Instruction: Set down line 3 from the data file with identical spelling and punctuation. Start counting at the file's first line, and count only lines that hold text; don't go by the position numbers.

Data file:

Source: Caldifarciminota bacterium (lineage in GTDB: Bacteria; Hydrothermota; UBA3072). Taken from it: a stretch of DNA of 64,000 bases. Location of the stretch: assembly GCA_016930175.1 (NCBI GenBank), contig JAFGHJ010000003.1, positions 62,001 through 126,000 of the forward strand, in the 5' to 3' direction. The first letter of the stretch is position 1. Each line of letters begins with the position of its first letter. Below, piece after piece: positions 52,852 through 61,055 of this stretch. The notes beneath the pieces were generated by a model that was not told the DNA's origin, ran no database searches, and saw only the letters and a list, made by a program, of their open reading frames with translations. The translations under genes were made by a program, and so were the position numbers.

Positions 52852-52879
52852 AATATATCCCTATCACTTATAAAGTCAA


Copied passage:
52852 AATATATCCCTATCACTTATAAAGTCAA